On Saturday morning, September 7, 1974, Boyd returned to Higgins. As he arrived at the yard, he met two men from the Levee Board who told him that because of the impending hurricane "we had to close the flood gates to keep the Michoud Canal out." Boyd, another Robertson employee, Jack Hendricks, who was the manager of the Higgins yard, and a crew worked most of the morning closing open windows in the cars and moving them out of low-lying areas in the yard. No cars, however, were removed from Higgins. The weather worsened, and the crew quit working around 12:00 p.m.


With the rain continuing to fall, rainwater accumulated along the "toe of the levee" and rose to a level high enough sometime during Saturday, September 7, and/or early Sunday, September 8, to cause flood damage to 368 cars parked in or near that area. Since the topography of the yard sloped toward the toe of the levee, the rainwater, while heading in that direction, mixed with the sewage coming out of the broken line to further damage the cars. Volkswagen made several inspections of the damaged cars, after which they were classified according to the height of the water in each car.8 The cars were eventually divided into two groups; those considered total losses, which were sold for salvage, and those considered repairable, which were sent back to West Germany for repair at various Volkswagen repair shops and then sold to Volkswagen employees or used as company cars.9 Volkswagen's insurer, appellee Frankfurter Versicherungs Aktiengesellschaft ("Frankfurter"), a German corporation, paid Volkswagen $642,631.60 for the losses and expenses sustained as a consequence of the flooding.



On August 28, 1975, Volkswagen, and Frankfurter as subrogee, brought suit against Robertson, his corporation, the Sewerage Board, which owned the main sewage line underneath Higgins, NASA, whose nearby facility used the main sewage line, and Mason-Rust, Inc. ("Mason-Rust"), which maintained the NASA facility.10 On January 29, 1976, the Levee Board was also made a defendant.


On December 30, 1976, however, the district court granted the Levee Board's motion for summary judgment against Volkswagen and Frankfurter. The district court held that the affidavits and depositions in the record indicated "beyond genuine dispute, that the Levee Board did not own either of [the two sewage lines underneath Higgins], and had no responsibility for the maintenance of either of them." As to the manual closing of the positive protective gates to the drainage culverts at Higgins, the district court held:


"[T]here is no evidence that the hurricane waters would not have inundated the property absent closing of the flood gates. The evidence before the court indicates that, even if the flood gates had been left open, the property would have been flooded. Nor is there any evidence that the action of the Levee Board was unreasonable in the light of the impending threat to the city. Finally, there is no claim that notice and a chance to remedy the situation was given the Levee Board."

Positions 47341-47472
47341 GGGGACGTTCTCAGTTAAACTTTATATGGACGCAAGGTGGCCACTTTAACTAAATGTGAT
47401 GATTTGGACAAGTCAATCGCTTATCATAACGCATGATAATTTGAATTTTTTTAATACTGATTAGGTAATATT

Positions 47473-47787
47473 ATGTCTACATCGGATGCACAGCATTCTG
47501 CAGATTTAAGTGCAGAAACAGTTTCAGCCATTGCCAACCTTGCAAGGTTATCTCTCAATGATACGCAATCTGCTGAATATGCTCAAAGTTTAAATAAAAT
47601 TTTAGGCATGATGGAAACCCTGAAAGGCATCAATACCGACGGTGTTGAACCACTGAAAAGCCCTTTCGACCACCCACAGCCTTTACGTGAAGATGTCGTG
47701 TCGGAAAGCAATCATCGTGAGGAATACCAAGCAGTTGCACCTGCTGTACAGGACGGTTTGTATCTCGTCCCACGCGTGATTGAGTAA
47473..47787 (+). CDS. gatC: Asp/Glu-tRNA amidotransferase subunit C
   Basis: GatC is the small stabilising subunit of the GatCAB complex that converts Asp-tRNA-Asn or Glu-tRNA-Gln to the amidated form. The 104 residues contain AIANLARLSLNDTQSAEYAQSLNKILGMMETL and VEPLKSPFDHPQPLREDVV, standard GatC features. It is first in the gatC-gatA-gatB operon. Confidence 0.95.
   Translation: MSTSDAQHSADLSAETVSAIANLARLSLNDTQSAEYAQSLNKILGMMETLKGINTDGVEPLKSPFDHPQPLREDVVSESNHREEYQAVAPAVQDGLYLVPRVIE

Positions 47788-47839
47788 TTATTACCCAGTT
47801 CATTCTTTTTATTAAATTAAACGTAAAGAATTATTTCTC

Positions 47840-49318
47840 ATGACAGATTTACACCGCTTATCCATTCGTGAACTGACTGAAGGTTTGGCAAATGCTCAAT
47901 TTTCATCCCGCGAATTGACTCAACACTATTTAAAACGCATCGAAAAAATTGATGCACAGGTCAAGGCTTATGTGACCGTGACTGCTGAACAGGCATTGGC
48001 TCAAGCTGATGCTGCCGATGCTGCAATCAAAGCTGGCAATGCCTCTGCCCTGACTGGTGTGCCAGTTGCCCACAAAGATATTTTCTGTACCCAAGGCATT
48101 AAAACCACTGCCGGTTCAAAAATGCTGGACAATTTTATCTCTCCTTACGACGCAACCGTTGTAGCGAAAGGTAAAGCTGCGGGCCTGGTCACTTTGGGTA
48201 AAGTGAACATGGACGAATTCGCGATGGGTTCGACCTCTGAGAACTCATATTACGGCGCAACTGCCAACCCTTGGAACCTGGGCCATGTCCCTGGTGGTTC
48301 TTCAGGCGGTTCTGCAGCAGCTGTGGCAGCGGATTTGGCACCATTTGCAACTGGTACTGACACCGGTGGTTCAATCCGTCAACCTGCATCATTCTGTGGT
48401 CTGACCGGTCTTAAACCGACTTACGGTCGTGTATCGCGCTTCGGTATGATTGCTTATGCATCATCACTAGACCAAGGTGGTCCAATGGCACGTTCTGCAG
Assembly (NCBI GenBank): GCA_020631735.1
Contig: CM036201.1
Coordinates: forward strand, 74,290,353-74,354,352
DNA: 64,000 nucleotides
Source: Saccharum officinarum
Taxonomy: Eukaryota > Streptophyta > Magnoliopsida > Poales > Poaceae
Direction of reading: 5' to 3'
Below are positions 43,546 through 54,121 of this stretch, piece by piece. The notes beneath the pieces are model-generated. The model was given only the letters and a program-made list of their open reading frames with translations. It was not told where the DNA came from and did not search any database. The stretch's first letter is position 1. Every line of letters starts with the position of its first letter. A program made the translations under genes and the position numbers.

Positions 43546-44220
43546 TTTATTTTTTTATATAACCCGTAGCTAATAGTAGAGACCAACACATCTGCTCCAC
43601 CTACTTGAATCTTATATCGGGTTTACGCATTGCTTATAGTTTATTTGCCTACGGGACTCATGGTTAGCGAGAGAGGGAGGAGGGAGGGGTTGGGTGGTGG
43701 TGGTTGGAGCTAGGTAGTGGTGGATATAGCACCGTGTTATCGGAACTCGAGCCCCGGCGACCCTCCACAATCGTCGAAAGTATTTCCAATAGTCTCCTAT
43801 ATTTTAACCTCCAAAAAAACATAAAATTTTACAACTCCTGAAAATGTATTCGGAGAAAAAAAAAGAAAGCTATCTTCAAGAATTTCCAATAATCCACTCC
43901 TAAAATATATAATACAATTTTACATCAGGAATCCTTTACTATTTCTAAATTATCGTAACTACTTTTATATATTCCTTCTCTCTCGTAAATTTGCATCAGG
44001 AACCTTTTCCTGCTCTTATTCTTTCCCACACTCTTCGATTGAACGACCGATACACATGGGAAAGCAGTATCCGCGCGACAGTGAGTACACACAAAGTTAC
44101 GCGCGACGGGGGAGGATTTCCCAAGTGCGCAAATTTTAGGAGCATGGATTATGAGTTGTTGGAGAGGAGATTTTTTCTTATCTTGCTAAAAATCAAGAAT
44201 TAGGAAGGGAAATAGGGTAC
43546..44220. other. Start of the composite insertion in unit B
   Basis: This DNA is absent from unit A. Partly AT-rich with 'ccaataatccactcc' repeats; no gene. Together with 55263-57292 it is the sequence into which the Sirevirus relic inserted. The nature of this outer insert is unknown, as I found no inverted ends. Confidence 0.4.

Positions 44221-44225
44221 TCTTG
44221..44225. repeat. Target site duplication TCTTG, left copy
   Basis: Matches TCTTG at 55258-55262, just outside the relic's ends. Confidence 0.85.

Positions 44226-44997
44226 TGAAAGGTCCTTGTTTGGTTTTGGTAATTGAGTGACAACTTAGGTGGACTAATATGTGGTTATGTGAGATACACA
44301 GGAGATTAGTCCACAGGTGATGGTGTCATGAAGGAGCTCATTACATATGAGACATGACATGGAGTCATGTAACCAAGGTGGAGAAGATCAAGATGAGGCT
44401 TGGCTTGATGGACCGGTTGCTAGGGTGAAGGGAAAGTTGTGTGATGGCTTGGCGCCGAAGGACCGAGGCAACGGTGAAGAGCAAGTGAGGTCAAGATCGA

On May 2, 1977, NASA, Mason-Rust, and the Sewerage Board entered into a settlement agreement with the plaintiffs and were voluntarily dismissed from the lawsuit.11


On May 31, 1977, the district court granted Volkswagen and Frankfurter's motion for summary judgment against Robertson individually in his capacity as the owner-lessor of Higgins, on the ground that Robertson breached his obligations to Volkswagen under Louisiana law by leasing Higgins to be used as a storage area for cars when he knew that there was a reasonable possibility that Higgins would flood if the flap-gate culverts were closed during a hurricane. The court held:


"The property had a defect, its potentiality for flooding under certain circumstances. The lessor knew of this and knew also that, if it occurred, it would damage the lessee's property. He neither warned of the peril nor took any steps to avert it. The lessee had no obligation to take measures to avoid the risk; therefore, the liability of the lessor is established ...."


On June 13, 1977, the liability of CCC to Volkswagen and Frankfurter for the damage was tried to the district court. After hearing the evidence thereon, the district court held that the cause of the damage was the absence of pumps at Higgins that would have removed the excess rainwater from the premises; that Robertson's knowledge of this defect at Higgins was attributable to his corporation; and that having such knowledge, it was negligent for CCC, a compensated depositary, to store the cars at Higgins with the defect therein unremedied.12 The district court also held that Volkswagen was not contributorily negligent in failing to make any efforts to remove the cars from Higgins, since it was established that Volkswagen had no prior knowledge of the defect.13



Having resolved the liability issues against Robertson and his corporation, the district court, on October 17, 1977, referred the question of damages to a United States Magistrate, who acted as a Special Master. After conducting a hearing, the Special Master, on June 29, 1979, rendered his "Findings, Conclusions and Recommendation," wherein he found that 365 Volkswagens and three Audis had suffered damage; that damage to these cars was not uniform but depended upon the depth of the water at the various locations on Higgins where the cars were parked; that some cars were total losses and that some were repairable; that water was left standing in some of the cars at the time of the various inspections in the days and weeks following the flood; and that no effort was made to mitigate or minimize the continuing deteriorating effects of this over the two-month period of time that the investigations were taking place.